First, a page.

12 March, 2009

2008 Bamboo-Wrapped Youle

I remember one of the first tea vendors we ever met (who subsequently made a fair amount of money out of our ignorance of tea at the time) was a chap in Chengdu. Though I've forgiven him his excessive price-gouging, which in all fairness was the fault of my own ignorance to fall for it, I still recall one thing he told Lei and me. "You drink shupu in winter, and shengpu in summer. If you drink shengpu in winter, people will think you don't know anything."

Though he might have a point buried beneath the hyperbole, given that shengpu is "cold", I'm happy to drink shengpu all year, in moderation. It's more about personal balance than seasons, though seasons have an effect on my physiology. So, with that said, let's turn up the kettle...


Winter at Home


This maocha was kindly provided by RJo'C, who obtained it from Nadacha. A large portion of this tea costs about as much as a loaf of bread, and so isn't really something that I should overanalyse.


2008 Bamboo-Wrapped Youle


For something so low in price, it looks very appealing. I don't remember finding anything like as good for the price during my last round in Maliandao, but Nada's bargaining skills are, in all likelihood, better than mine. At least, I hope they are, because if they're worse than mine, he's in the wrong business!

My friend BR was amused when I got my Chinese numbers muddled in the Maliandao Chayuan and actually bartered the price of a celadon teaset that he wanted to buy up from its original price.


2008 Bamboo-Wrapped Youle


It's a yellow beast, as one would hope from maocha. It is fruity and sweet, if a little "brown" in flavour (referring to that "browning" effect on flavour that occurs if one were to leave something out in the air for too long).


2008 Bamboo-Wrapped Youle


Simple and energetic, if forgettable - but for the price of a loaf of bread, who's counting? It packs quite a punch, and I imagine that I'd keep it in my office for an undemanding morning pick-me-up if I had this in any quantity.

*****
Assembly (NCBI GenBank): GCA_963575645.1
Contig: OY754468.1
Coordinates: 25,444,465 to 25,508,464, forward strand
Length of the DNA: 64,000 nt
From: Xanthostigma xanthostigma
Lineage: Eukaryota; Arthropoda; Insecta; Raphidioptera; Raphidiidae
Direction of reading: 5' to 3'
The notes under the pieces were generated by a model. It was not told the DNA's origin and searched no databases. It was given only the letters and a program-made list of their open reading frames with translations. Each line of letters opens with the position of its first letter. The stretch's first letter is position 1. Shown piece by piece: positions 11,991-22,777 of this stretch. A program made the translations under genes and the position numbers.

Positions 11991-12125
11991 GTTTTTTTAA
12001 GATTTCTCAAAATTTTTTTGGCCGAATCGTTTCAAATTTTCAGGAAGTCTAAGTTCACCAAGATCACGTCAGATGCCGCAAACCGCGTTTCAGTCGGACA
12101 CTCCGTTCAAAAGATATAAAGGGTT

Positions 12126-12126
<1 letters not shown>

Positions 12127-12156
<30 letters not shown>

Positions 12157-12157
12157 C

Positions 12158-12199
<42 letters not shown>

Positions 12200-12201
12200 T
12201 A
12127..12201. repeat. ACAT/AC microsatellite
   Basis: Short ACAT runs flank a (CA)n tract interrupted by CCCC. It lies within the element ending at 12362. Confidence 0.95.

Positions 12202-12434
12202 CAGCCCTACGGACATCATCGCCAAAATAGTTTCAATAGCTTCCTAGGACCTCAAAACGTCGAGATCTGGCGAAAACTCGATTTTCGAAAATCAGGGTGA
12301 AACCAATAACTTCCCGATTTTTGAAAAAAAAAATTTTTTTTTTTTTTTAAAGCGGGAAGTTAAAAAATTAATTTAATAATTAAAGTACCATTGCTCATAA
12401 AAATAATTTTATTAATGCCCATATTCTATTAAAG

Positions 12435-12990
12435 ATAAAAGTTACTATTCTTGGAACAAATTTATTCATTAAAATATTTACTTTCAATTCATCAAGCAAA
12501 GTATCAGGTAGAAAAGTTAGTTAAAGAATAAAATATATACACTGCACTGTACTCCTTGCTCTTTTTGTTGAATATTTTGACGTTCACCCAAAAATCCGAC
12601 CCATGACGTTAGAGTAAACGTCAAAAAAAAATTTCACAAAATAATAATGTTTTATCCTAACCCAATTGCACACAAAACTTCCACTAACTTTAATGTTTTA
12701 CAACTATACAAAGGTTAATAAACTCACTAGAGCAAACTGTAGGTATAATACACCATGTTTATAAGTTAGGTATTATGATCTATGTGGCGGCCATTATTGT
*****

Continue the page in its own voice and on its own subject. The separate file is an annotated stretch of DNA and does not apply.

Winter at Home

9 comments:

Nerval said...

I too was surprised by how good this is for the price.
I wonder what price increment one could hope for, by simply pressing the very same leaves and wrapping them in cotton paper with a random image.
There is a lot of better tea in any tea drinker's cupboard but I've been happy to use to educate friends, season or compare teapots.
Best, Nerval

Hobbes said...

What a clever idea - tea as a benchmark for comparisons of pots, waters, kettles, etc. Another use for my "daily" teas - thank you for the suggestion!


Toodlepip,

Hobbes

Nerval said...

One more thing:
are you allowed to call this maocha if pressed into a bulb-shape like here? Shouldn't maocha be plain loose?

Hobbes said...

Wellll - I usually call it "maocha" if it hasn't been through the steam/compression/dry cycle. Who knows, with this one!


Toodlepip,

Hobbes

eileen said...

With your beautiful photo, you've cleverly disproved the old adage — "a bird in the hand is worth two in the bush."
And many thanks for the tea notes. Although much of it is way over my head, I appreciate the chance to learn with each of your posts.

Hobbes said...

Dear Eileen,

Birds look pretty, but they're nervous, scratchy things - better to leave them in the bush. :)


Toodlepip,

Hobbes

eileen said...

I've examined the last image more closely. Is that a barn swallow's nest? Here in Arkansas, we have similar birds in shape but the color is darker. The nest is similar but the swallows don't over-winter here although our winter is very mild compared to yours.

Hobbes said...

Dear Eileen,

Adorable though it looks from afar, it is, in fact, just a plastic nest. It was put there by the previous owner of the house, and I haven't yet tidied it away. :)

I suspect your swallows are significantly more active!


Toodlepip,

Hobbes

eileen said...

I suspected but thought better of you. (Just kidding. But wrens love plastic nests if there's room.)